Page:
The monitors should ideally be placed on their own dedicated monitor stands. This helps prevent them from vibrating the surrounding areas that they’re in contact with. Also, try to avoid placing the monitors on flat surfaces as this can result in comb-filtering, which won’t give you an accurate picture of what you are playing. Ideally, place them on their own dedicated monitor stands with fitted isolation pads.
When you set up your monitors you want the stereo picture to be as clear as possible. To do this, you want the two monitors to form a triangle with your head when you’re listening to them. The distance between the two monitors also needs to be the same distance from your head.
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Active Monitors vs Passive Monitors
These two terms refer to whether the studio monitors contain their own amplifiers or whether they require a dedicated external amplifier to power them.
- Passive: these monitors don’t have their own inbuilt amplifiers, so they require an external amplifier to power them. This means you have an extra expense where you have to purchase another piece of equipment. You also have to think about amp’s features in connection to the monitors – things like the power rating and the crossover frequencies.
- Active: these monitors are powered by their own amplifiers enclosed in the monitor’s casing. There’s no need to purchase an extra amplifier to do the job, and the built-in amp will be perfectly matched to the monitor’s speakers. This can cut down on the cost of setting up your studio. It’s also a lot more convenient and simple to connect and configure. I always recommend getting active monitors as these are the type I always use.
When it comes to powering your studio monitors, what you use depends on the type and design of the monitors. Power is measured in Watts, and the higher the wattage the better the sound will be.
Monitors with higher wattages will produce sound that is clearer and more detailed. They will be able to handle higher volumes, and you’ll hear even the smallest changes in your studio gear like your compressors and limiters.
There are three main types of amp setup you’ll see when it comes to studio monitors:
- Single-amp: the audio signal is sent into the amp so it can be boosted to a level that is useable by the monitors. Before the signal leaves the speakers in the monitors, it is divided into two by a ‘crossover network.’ This crossover splits the signal into two – the low bass frequencies are sent to the woofer, and the higher frequencies to the tweeter.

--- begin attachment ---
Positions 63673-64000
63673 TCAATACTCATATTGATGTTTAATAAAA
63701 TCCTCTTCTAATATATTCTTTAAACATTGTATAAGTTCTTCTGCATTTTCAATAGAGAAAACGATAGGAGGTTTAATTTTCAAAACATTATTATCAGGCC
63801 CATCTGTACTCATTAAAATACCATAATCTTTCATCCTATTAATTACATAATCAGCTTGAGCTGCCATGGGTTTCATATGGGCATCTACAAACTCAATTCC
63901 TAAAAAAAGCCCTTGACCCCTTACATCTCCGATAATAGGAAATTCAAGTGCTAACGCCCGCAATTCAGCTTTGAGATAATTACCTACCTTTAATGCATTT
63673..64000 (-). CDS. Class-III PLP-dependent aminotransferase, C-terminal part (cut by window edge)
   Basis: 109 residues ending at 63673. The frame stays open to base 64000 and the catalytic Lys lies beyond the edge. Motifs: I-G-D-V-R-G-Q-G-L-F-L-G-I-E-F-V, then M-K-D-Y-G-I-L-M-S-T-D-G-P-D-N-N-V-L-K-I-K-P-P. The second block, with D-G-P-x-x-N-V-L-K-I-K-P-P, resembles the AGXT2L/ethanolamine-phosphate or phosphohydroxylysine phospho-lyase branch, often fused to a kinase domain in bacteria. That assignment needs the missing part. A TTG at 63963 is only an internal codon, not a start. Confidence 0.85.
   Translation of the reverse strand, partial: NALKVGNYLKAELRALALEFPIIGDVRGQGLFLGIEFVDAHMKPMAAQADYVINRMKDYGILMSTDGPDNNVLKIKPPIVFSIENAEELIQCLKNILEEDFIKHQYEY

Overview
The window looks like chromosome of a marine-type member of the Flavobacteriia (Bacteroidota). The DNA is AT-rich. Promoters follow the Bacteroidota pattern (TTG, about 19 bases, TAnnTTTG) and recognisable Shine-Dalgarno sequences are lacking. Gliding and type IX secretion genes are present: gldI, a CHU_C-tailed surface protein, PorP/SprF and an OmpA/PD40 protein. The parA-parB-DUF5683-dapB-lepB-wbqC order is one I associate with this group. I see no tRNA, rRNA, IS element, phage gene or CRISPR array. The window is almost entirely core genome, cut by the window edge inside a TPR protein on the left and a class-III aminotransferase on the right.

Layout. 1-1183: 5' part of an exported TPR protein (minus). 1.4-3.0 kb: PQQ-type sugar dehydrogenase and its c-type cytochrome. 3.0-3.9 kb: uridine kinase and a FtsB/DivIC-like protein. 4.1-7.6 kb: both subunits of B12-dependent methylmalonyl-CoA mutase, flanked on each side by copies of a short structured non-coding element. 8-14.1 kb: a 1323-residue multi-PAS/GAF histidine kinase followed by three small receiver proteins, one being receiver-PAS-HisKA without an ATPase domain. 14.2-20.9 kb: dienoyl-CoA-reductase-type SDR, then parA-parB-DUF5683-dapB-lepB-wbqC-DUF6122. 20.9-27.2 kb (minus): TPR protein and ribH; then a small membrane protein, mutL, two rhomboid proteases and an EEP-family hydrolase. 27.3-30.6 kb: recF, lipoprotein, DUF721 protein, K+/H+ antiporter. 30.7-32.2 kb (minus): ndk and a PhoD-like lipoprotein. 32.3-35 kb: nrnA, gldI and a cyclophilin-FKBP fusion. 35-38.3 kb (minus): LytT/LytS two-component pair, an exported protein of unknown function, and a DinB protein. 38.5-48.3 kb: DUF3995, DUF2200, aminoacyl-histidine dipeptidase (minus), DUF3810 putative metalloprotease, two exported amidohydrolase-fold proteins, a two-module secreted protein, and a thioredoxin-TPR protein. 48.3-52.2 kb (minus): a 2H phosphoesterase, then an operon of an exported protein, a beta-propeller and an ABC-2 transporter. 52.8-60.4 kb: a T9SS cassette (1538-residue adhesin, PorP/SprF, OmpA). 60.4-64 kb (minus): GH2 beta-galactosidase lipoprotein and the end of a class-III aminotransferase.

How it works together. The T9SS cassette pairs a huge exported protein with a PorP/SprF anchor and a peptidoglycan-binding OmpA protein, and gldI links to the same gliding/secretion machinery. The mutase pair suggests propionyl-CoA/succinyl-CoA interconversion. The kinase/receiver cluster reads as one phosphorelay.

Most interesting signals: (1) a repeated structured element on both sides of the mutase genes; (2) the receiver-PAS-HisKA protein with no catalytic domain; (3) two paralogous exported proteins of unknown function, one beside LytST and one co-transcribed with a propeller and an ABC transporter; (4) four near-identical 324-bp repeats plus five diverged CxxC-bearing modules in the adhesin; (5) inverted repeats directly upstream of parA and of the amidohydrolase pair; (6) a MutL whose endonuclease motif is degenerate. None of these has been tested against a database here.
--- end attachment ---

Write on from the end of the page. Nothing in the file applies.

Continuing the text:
- Bi-amp: the crossover network now comes before the amplifiers. The crossover divides the signal into lower and higher frequency signals and feeds each signal into it’s own dedicated amp. Each amp then sends the audio signal to the monitor’s tweeter and woofer.
- Tri-amp: this uses the same idea as the bi-amp setup, but instead of two amps there are three amps. The crossover network divides the audio into low, mid-range, and higher frequencies. Each signal feeds into a dedicated amp, which then feeds the woofer, midrange speaker, and tweeter.
The most common type you’ll see in a home studio will be either the single-amp design or the bi-amp design. This is especially true for near-field monitors.
Cables & Connections
So how do studio monitors work with the the different types of audio cables? The mainly come in two types – balanced and unbalanced.
- Balanced cables are protected from electrical interference from other devices. XLR cables used for microphones are balanced, as are jack plugs used for instruments like guitars.
- Unbalanced cables don’t have this protection and will often suffer from electrical interference. Using shorter cables can reduce interference, but it’s best not to use them in the first place.
You want to use balanced cables wherever you can. Electrical interference is not something you want in your home studio! You can actually convert an unbalanced signal into a balanced signal using a DI box.
Studio monitors will often have a range of connection types that can be used. These include:
- TRS jacks
- XLR cables
- RCA/phono cables
- S/PDIF jacks (S/PDIF transmits digital audio)
We started this article with one question – how do studio monitors work? Hopefully you can now see how the design and the type of monitor can have a big effect on the sound you achieve in your home studio.
When it comes to getting your own studio monitors, I definitely think it’s worth getting active, near-field monitors. They’ll help you to monitor and mix at relatively modest volumes, but will still provide a flat, clean, and accurate sound which can only serve to improve your mixes and productions.